Having been in this game for quite a while now, and then, creating or recreating or redesigning sort of iconic magazines, working at them, what is a magazine today?

Good question. I think if you’re going to be really, like, gnarly about it, and really reduce it to elements—which is not the most romantic ideals of what a magazine is—I think a magazine is an advert, the consolidation of the kind of id of your magazine brand, the essence.

It’s a place where you can—how did I describe this the other day—it’s not just a showcase because I think that really undermines the power of these things, still. But it is a sort of this living advert that people find on the... that people can... I don’t know. Honestly, as I’m saying all this, I’m not even sure it’s true.

I wish I knew what a magazine was in 2024. I wish. I do. I make magazines all the fucking time and I’m not even sure what they are. And I’m not even sure why I’m doing it. All I know is I just do it and I love it. And I love the fact that they are physical objects. And I think other people love the fact that they are physical objects too.

I wish I had some kind of pithy take. I’m sure if you’re talking to, like, Scott Dadich or someone, he would just be able to surmise this in a much more fluid way. Or some kind of, like, big editorial thinker. But ultimately, it’s pictures on the page. It’s ideas that kind of live in a way that can’t quite live in digital means. It’s a place where a certain sort of consumer can play, you can perform for.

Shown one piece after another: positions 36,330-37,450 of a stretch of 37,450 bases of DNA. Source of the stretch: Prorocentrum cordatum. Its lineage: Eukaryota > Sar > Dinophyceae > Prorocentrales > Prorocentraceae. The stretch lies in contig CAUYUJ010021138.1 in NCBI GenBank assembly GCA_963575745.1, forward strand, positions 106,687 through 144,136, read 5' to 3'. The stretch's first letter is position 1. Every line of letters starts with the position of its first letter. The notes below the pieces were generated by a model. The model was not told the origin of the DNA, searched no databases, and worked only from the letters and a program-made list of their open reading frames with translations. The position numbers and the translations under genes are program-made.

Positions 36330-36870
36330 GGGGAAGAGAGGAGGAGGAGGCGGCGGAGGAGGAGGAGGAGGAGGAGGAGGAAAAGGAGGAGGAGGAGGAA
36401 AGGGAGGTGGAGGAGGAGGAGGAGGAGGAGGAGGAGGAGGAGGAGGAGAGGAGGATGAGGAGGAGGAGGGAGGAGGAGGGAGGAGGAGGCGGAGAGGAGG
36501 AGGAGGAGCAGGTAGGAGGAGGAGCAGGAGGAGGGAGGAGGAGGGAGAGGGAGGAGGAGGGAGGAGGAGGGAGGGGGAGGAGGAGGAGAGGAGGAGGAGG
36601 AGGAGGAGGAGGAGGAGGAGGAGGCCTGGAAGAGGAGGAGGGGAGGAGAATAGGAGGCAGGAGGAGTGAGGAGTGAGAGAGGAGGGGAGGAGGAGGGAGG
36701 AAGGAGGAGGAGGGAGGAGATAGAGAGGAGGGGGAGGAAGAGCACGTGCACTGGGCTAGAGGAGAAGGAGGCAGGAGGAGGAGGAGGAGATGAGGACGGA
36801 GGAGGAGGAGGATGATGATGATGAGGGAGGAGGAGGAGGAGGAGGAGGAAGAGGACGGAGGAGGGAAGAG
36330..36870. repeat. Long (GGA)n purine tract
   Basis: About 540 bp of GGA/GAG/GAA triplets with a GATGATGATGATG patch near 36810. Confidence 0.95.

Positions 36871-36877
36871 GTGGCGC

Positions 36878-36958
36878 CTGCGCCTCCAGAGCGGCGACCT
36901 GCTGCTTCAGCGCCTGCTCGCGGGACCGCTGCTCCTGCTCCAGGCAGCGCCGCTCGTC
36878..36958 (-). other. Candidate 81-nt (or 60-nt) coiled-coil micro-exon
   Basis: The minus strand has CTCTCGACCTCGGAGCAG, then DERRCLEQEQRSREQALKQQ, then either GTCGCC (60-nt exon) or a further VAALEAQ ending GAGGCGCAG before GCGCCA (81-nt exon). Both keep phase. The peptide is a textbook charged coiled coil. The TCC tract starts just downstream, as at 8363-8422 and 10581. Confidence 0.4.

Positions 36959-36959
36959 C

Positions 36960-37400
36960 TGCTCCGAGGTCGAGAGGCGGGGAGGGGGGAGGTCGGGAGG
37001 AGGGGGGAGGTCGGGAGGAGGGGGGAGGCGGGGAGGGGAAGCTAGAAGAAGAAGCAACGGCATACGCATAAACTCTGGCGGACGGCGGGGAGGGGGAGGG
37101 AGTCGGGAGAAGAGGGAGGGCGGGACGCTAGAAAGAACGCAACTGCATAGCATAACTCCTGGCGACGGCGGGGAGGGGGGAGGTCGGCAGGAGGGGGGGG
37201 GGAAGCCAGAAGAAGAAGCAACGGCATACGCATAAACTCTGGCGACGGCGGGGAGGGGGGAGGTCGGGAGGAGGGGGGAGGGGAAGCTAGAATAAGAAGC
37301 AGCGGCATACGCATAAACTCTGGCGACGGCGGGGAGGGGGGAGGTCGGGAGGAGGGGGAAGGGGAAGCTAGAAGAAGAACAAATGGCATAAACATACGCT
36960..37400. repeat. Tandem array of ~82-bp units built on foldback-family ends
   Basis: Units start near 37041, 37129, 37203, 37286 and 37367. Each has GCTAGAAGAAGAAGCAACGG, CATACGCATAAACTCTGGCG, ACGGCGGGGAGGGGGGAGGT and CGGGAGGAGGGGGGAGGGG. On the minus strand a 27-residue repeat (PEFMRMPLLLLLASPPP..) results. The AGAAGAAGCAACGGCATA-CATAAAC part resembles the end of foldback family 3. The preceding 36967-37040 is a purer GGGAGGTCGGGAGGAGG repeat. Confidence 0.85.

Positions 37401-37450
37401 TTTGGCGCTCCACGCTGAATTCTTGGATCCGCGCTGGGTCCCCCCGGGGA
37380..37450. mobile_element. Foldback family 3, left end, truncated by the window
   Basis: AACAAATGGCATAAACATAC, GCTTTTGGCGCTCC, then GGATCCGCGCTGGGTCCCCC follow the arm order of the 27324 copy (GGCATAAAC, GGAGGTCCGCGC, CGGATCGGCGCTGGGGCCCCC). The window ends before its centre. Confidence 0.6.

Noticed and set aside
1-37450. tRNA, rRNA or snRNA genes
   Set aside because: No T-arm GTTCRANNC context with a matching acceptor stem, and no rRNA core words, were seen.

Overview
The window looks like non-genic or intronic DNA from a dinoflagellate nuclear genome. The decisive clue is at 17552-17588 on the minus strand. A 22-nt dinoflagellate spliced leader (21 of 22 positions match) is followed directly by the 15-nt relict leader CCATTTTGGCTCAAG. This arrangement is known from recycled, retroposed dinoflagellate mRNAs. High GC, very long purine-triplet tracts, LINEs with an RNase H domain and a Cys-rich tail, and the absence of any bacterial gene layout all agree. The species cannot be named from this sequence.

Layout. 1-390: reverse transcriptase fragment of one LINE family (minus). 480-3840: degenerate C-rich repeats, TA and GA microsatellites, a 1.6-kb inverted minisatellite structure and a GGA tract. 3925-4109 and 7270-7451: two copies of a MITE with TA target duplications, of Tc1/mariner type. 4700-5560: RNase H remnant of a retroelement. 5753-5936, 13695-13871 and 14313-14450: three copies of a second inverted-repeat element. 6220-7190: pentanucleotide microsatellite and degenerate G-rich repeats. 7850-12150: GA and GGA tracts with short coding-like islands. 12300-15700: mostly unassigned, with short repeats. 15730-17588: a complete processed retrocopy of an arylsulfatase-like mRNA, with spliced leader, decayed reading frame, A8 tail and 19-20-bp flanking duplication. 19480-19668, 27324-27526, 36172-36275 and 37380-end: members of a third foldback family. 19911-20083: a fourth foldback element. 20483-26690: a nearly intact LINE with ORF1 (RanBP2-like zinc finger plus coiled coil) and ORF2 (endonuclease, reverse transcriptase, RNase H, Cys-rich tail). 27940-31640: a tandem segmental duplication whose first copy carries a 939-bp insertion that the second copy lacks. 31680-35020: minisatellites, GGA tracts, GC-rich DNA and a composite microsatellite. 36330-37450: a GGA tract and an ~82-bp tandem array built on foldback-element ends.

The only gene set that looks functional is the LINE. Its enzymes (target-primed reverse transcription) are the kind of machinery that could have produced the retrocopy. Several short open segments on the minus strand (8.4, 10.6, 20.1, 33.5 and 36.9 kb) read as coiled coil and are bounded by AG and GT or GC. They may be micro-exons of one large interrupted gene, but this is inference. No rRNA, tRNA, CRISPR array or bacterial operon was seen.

Without wishing to ‘big up’ this Rolling Stone thing too much, I brought it home yesterday. My wife—who really isn’t a big magazine reader on any sort of level—she picked it up and she read a 5,000-word story. I was not expecting that. And I mention that only because it was quite gratifying that we’ve done something that someone actually read.

Most of the stuff that I do, people just like flick through. But it was also a reminder that there is just a different pace that magazines have, and a different cadence to those who want to entertain it. And it’s not for everybody. And I struggle sometimes to really find the financial value in throwing money in these things, but for whatever reason they’re still going.

Interview, for example, would not be Interview without the magazine, the print magazine. Most of the money Interview makes is by using branded integrations and by putting fancy clothes on big stars and TikTokkers, and exploiting the reach of talent, and celebrity. And that mix of brands, and celebrity, and talent—that is very toxic, very potent.

Nobody would be interested in Interview if it wasn’t for the fact that we do a magazine. And I don’t understand that, like there isn’t a logic to that. We deliberately make Interview quite hard to find. We’re not trying to be in every single Hudson News or whatever.